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VOL. 44 | NO. 6 | Friday, February 7, 2020

To the attic! PBS ‘Roadshow’ is coming to town

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Short of having the cast of “Downton Abbey” swoop in for a public meet-and-greet, “Antiques Roadshow” coming to town is about the best promotion Nashville Public Television could hope.

Coming back to town, I should say. The program was first here in 1997.

You’re familiar with the Roadshow concept, I assume. A fleet of appraisers from various specialties – clocks, jewelry, furniture, sports memorabilia, folk art and lots more – are on hand. Members of the public bring items large or small to learn the value, in hope that a family heirloom or flea market find is worth enough to pay off the mortgage.

Kayne and I have watched so much we’ve nicknamed some of the appraisers. There’s the Enunciator, for her precise diction; the Clown, for his plaid suits and handlebar mustache; the Mafia Guy, for his Sopranos-like looks. I can even tell the identical twins Leigh and Leslie Keno apart (Les parts his hair on the left).

Roadshow, produced by WGBH in Boston, is the highest-rated ongoing PBS program. It’s in its 24th season with more than 1.4 million items assessed.

I asked Marsha Bemko, the executive producer who has been with the program since 1999, the secret behind its success.

“First, there’s the variety of objects, people and stories that make up each show, so there’s literally something for just about everyone,” she said in an email. “Then each appraisal segment involves two complementary stories: a personal history from the owner of an object and the professional analysis and context provided by the expert.

“Finally, we present all that entertaining information in a 3-minute-or-less package with a little drama at the end, when a value is placed on the object.”

Kayne’s take: “It’s a little bit of history, a little bit of art, a little bit of pure greed.”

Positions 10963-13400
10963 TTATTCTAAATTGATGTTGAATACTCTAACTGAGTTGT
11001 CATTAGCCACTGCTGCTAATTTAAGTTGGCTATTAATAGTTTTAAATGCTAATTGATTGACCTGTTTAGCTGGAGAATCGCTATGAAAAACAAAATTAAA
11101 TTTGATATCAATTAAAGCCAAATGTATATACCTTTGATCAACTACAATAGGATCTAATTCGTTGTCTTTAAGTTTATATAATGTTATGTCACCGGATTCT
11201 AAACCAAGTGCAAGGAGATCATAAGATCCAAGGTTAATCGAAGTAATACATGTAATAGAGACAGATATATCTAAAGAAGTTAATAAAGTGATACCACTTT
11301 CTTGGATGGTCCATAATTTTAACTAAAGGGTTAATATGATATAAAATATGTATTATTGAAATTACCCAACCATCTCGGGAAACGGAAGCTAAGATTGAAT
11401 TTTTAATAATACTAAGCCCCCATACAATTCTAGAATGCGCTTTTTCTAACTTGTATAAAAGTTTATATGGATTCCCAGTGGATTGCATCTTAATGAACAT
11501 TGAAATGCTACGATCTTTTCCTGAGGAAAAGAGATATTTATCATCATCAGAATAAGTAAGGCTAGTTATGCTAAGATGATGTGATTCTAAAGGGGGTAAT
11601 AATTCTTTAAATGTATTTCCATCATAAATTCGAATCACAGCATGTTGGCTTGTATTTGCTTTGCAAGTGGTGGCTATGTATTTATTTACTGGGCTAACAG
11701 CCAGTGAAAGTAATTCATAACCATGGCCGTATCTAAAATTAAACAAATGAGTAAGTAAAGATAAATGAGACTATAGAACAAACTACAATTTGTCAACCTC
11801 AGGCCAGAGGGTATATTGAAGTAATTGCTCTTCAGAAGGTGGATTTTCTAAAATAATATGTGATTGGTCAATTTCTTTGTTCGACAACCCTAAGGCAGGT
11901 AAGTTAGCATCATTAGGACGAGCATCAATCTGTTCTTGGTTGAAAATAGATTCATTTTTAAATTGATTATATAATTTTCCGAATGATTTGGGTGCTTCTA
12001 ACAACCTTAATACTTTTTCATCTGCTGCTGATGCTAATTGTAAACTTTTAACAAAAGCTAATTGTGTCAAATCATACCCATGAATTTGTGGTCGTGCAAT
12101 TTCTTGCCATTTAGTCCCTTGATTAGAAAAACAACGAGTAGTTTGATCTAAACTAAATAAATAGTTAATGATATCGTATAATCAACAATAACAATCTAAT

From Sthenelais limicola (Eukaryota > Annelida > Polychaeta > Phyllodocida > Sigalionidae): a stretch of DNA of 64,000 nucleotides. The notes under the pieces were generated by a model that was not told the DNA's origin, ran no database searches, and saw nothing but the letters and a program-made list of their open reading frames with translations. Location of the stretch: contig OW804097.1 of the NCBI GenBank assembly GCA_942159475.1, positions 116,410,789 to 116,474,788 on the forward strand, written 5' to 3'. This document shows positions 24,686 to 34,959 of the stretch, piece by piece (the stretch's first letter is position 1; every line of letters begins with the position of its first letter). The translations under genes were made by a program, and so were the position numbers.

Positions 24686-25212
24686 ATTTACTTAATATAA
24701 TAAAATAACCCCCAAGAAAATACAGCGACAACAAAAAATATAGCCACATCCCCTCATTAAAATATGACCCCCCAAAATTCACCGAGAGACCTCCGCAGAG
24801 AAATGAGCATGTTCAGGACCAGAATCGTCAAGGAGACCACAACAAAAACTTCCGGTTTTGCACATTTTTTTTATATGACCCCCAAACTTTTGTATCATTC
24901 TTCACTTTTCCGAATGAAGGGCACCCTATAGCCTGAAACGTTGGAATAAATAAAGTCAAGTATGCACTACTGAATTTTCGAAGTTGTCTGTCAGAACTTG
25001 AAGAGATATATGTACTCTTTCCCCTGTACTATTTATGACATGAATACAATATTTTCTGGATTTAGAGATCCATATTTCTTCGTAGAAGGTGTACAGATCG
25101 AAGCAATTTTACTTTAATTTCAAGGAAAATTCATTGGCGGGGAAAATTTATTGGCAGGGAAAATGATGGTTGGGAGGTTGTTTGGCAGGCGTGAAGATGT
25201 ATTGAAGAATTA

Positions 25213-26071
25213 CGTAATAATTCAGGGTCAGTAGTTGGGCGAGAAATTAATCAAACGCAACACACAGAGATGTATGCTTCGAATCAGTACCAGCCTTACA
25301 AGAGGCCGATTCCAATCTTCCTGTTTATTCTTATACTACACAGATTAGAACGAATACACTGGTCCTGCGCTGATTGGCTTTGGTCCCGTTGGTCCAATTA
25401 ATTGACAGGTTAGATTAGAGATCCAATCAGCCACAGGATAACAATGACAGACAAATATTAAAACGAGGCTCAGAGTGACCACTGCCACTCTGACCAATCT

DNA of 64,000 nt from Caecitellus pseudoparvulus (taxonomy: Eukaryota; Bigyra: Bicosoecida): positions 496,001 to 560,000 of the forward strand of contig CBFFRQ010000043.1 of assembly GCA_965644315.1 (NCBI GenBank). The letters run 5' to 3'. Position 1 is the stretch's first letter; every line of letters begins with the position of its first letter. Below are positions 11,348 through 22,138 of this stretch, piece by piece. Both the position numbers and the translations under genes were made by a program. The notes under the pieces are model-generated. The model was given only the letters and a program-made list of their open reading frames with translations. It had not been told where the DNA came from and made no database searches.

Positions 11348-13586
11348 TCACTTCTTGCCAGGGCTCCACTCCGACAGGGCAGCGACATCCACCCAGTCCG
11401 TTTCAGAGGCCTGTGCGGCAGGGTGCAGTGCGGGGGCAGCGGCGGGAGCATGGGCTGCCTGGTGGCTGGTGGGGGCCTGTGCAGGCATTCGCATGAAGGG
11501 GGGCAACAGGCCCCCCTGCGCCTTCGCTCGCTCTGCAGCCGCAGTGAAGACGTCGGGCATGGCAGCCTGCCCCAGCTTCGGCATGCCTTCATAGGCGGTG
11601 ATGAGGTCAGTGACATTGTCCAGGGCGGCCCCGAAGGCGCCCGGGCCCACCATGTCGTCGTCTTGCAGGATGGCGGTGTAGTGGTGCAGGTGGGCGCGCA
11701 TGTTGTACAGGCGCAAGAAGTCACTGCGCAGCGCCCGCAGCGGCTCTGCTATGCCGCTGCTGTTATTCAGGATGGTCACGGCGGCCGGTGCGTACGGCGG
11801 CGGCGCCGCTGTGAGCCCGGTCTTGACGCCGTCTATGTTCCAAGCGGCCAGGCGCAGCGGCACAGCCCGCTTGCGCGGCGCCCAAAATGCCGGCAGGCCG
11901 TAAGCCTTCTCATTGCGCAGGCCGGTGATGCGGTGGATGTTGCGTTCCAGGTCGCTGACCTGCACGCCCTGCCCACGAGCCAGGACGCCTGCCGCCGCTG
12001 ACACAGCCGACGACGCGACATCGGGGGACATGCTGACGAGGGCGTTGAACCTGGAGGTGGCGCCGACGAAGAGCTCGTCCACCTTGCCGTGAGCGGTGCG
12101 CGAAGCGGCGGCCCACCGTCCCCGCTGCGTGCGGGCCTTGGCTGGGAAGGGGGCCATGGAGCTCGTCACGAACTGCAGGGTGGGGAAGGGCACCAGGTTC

While the basic format is the same as it was for Roadshow’s previous visit, some things have changed. All Nashville hopefuls had to do in 1997 was get there early enough – people started showing up at 3 a.m. The demand for tickets now is such that an online lottery is used to randomly award about 2,000 pairs of tickets.

More than 15,000 people already have applied online

The deadline is Feb. 19. The event is May 12. Nashville Public Television also will give out about 350 tickets during its March Membership Campaign, says MiChelle Jones, a WNPT spokeswoman.

Another change is the setting. The old convention center hosted the first visit, but starting in Season 22, Roadshow shifted to scenic, historic venues. Cheekwood Estate and Gardens will be this year’s home.

I asked about the most expensive item ever appraised for the show. Turns out that’s a bit complicated.

The most valuable item in the archives, Bemko says, is a Patek Philippe pocket watch that was appraised in 2004 for $250,000. After that it was found to be one of a kind, and the appraisal was updated after it sold at Sotheby’s in 2006 for $1.5 million. It’s since been updated again to $2 million-$3 million.

“If we do not account for updated values,” Bemko says, “our most valuable find is a collection of Chinese rhinoceros horn cups made around 1700 and appraised by Lark E. Mason in Tulsa for $1 million-$1.5 million auction value in 2011. However, if we updated this value it would only command a fraction of the price and, in some states, where they can’t be legally sold, have no market value at all.”

I saw the show with those rhinoceros horn cups. I can tell you they would have no value for me. Nor are big-ticket items necessarily the best for TV. It’s more about the backstory, Bemko explained.

“We don’t want to play ‘show and tell,’” she said, “and we have turned down very valuable items if the owner knows everything about it and there is no opportunity to teach something new.

“I always tell guests to just bring something they are genuinely curious about and go from there.”

Obviously, most items are not going to make the cut for TV. But any visitor can be filmed for the Feedback Booth segment, which is a big fan favorite, Bemko says. How can you improve your chances to be selected for that minute-or-so segment?

“I would recommend you be yourself, have fun with it and tell us what you learned,” Bemko says. “We’ve seen everything from singing to poetry to proposals in there!”

My personal advice/request for anyone who gets in: Don’t take a Civil War sword. It’s been done. Lots.

Joe Rogers is a former writer for The Tennessean and editor for The New York Times. He is retired and living in Nashville. He can be reached at jrogink@gmail.com

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